While environmental and economic consequences are not a big surprise, a recent virtual event by the United Nations Development Program (UNDP) also revealed the positive social consequences. The UNDP initiated this years Business Call to Action forum (BCtA) with participants from all over the world to discuss inclusive business models, mostly enabled through modern technologies. While hosting this years’ BCtA in a virtual format, it showed that virtual conferences have the potential to be exactly those enabling modern technologies.

Going online bears a lot of potential but it also presents a fundamental challenge: can you provide a ‘real’ conference experience, one that makes everyone feel like part of a community and creates a sense of togetherness? The answer is more nuanced. You probably can’t provide the ‘real’ conference experience – but virtual conferencing provides a ‘new’ one, one that lets you interact with parts of the community you otherwise would never have met.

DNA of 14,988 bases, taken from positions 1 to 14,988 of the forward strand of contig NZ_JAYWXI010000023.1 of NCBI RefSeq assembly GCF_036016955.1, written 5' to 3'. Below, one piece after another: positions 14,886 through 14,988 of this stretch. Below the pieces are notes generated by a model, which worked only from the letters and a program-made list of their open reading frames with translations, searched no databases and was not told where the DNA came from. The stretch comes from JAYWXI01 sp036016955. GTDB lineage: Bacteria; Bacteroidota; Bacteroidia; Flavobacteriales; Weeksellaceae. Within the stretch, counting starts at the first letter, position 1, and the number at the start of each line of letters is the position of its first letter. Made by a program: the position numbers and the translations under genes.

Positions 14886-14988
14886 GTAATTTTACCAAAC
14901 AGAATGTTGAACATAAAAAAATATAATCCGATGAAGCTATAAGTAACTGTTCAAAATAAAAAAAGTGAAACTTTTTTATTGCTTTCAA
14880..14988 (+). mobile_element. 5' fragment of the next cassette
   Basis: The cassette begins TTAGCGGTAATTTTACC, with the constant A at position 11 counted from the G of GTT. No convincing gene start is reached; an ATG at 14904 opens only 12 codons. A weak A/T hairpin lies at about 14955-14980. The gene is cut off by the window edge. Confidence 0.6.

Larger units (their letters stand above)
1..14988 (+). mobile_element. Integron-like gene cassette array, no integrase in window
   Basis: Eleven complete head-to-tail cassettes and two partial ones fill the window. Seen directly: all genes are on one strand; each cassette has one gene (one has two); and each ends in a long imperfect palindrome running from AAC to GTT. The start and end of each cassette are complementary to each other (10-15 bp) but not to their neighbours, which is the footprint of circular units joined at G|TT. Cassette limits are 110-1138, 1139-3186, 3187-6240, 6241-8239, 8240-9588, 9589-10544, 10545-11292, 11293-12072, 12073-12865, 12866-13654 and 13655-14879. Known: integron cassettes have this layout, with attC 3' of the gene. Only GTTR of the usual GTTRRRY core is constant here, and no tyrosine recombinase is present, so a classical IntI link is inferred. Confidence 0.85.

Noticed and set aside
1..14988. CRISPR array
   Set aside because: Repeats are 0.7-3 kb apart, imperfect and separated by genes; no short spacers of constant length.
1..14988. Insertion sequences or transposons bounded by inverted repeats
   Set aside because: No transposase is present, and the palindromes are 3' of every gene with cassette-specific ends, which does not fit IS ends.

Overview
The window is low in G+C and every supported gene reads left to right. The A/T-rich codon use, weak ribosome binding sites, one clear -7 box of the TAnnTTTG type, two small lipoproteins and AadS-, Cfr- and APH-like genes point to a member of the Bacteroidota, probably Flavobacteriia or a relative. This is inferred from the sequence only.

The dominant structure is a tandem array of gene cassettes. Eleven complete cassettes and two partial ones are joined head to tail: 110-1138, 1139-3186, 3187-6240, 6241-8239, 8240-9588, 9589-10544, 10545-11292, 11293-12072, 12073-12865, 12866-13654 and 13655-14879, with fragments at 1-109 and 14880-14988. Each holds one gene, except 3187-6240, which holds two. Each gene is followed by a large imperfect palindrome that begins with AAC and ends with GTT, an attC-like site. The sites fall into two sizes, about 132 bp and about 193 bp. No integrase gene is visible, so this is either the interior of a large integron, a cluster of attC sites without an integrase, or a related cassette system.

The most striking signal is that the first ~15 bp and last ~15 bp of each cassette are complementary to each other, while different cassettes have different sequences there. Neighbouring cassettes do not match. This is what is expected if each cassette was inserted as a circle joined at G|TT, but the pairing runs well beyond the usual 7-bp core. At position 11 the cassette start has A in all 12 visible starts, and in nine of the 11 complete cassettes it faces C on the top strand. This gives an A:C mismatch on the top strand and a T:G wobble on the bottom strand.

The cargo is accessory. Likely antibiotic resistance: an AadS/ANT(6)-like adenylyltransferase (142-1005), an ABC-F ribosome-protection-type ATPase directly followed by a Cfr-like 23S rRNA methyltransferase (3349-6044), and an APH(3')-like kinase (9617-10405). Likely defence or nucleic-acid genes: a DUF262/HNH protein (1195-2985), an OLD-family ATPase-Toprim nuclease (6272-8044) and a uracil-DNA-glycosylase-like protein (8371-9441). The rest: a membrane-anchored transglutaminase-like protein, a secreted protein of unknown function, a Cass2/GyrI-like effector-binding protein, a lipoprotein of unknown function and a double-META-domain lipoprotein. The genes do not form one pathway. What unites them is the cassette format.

Launched at the United Nations in 2008, BCtA aims to accelerate progress towards the Sustainable Development Goals (SDGs) by challenging companies to develop inclusive business models that engage people at the base of the economic pyramid. At this years’ BCtA virtual forum, social interaction was preserved in a completely new light. Hosting the event virtually enabled participants from all over the world to initiate contacts through innovative features, i.e. a virtual roulette that randomly pairs people to meet in a video chat.